Brigham Young's Danny Ainge, who woke up this morning with back spasms and didn't know if he'd be able to play, scored 37 points in sepcutacular fashion to hand UCLA its worst NCAA tournament defeat, 78-55, this afternoon.

UCLA hasn't been eliminated in its opening tournament appearance since 1963, when the Bruins lost to Arizona State by 14 points.

In the second game of the East Regional doubleheader, Notre Dame guard Tracy Jackson scored 21 points and had 12 rebounds and the Irish were able to hold off stubborn James Madison, 54-45. The downfall of Madison was its 35 percent second-half shooting after it had converted 63 percent in the first half.

For 30 minutes, the Dukes of Harrisonburg, Va., hung close before Jackson scored nine points in the final 10 minutes to send the Irish on the road to Atlantia for a Thursday night East Regional semifinal against BYU.

It was a slow-down road for the Irish, but it was a superspeed highway for BYU and Ainge, who will resume his professional baseball career as a third basemen with the Toronto Blue Jays as soon as the Cougar season ends. The way the Western Athletic Conference's third-place team played today, that might not be until March 30, when the NCAA final is contested in Philadelphia.

Aigne tied today's game at 21 on an 18-footer with three minutes left in the first half. Seconds later, Steve Craig's steal and basket put the Cougars ahead, 23-21, and BYU (24-6) never trailed.

The Cougars took a 31-22 halftime lead on nine-for-11 shooting and 23 points by Ainge. They beat the mercurial Bruins (20-7) in a running game.

In what may have been Larry Brown's last game as UCLA coach, the Bruins played much of the time without their best shooter and quickest player, Rod Foster, who sprained an ankle. The other Bruin guards did little, if any, penetrating against BYU's tight 2-3 zone and seemed content to take outside jump shots; their impatience was a big factor in 34 percent field goal accuracy.

BYU is much bigger (three inches per man taller across the front line), and presumably slower than UCLA. But the Cougars scored continuously of the transition game, outscoring UCLA, 7-0 and 14-2, to start the second half.

"Nobody's run against us like they did today," said Foster, who made only one of five shots in 14 minutes. "We also had trouble with their size inside. Nobody was blocking out. We started to press when they got the big lead.

"BYU's a fine ball club, but we didn't play hard enough. I'd hate to say we were looking ahead to Notre Dame and Virginia (also in this regional), but . . ."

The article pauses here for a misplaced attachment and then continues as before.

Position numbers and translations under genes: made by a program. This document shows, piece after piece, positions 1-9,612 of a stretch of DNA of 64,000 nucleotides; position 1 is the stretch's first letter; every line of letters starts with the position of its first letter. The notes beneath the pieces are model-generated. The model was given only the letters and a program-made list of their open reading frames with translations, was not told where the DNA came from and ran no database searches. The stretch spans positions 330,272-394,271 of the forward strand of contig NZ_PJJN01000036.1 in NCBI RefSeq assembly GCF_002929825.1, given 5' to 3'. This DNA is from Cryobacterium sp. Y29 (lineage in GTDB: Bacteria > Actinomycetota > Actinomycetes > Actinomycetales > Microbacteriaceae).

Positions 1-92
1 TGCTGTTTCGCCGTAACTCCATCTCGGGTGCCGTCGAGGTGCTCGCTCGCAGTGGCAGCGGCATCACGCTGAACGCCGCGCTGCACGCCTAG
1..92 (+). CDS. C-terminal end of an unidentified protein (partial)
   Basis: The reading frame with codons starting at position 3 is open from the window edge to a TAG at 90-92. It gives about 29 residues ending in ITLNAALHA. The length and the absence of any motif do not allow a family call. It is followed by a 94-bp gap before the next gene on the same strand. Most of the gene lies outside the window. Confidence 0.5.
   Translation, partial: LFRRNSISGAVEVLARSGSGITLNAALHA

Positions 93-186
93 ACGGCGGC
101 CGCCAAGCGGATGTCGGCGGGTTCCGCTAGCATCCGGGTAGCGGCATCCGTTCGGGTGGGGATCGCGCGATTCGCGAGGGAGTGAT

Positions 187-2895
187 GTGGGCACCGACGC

The Bruins didn't seem to have a clue as how to stop the Cougar front line rebounding of 6-8 Fred Roberts, 6-10 Steve Trumbo and 6-11 Greg Kite. The Bruins, who average 6-6 across the front line, were outrebounded, 43-36. Kite, Roberts and Trumbo had 31.

But the Bruins' biggest problem was Ainge, the 6-5 senior guard who may be the most prolific outside scorer in college basketball. He scored 11 straight points for the Cougars early, and the last eight in the first half. In all, he made 14 of 22 shots from the field, including a flashy, spinning scooper off glass that put BYU ahead, 64-46, with 4:30 left to play.

"As good as Ainge is, the other BYU players making the sacrifice was the difference," said Brown, who refused to discuss reports that he is about to become coach of the New Jersey Nets. "It's beautiful the way they surround the star and help him do his thing."

BYU Coach Frank Arnold said Ainge scored 31 points in a game earlier this season after he got sick from a pregame breakfast and threw up throughout the game.

"We gotta do something to keep this kid sick or injured," he said.

Ainge said he was in pain this morning, but took heat treatments for the back spasms that have mysteriously bothered him all week, and felt a little better by game time.

Actually, it was UCLA's excellence on defense early in the game that forced Ainge to shoot more.

"UCLA's zone pushed our offense out farther than we'd like," said Arnold.

"We got out of our comfort zone. We got too fast and did more freelancing than I'd like to see in our offense." Ainge began to shoot from up to 25 feet.

UCLA front court men Darren Daye and Mike Sanders scored most of their 12 and 14 points, respectively, in the second half when BYU was comfortably ahead.

In the second game, James Madison (21-9) just couldn't stop Jackson, a senior from Silver Spring, Md. Notre Dame center-forward Orlando Woolridge was ineffective with a thigh bruise (two rebounds, five points), so Irish Coach Digger Phelps told Jackson to take up the slack and concentrate on rebounding.

Not only did Jackson rebound, but his points in the final 10 minutes made the difference, including the tip-in of a teammate's missed shot when the Dukes had pulled within 38-35 with less than nine minutes remaining.

Jackson's rebound, followed by five straight points with less than three minutes left, gave Notre Dame a 52-43 lead. "We defensed every positon well except Tracy," JMU Coach Lou Campanelli said.

"We've never played against a guard who crashed the boards like Jackson," JMU center Dan Ruland said. "Our guards didn't quite know how to block him out effectively."

Still, Steve Blackmon and Campanelli insisted the team held its own rebounding (a 28-25 Notre Dame edge), but lost the game by missing good shots in the second half.

But the unheralded Dukes, the ECAC South champion in their first Division I postseason tournament, weren't disappointed. They upset Georgetown Thursday night and had most of the packed Civic Center rooting for an even bigger upset today.

"There's some value in losing like this to Notre Dame," Campanelli said. "We did well here."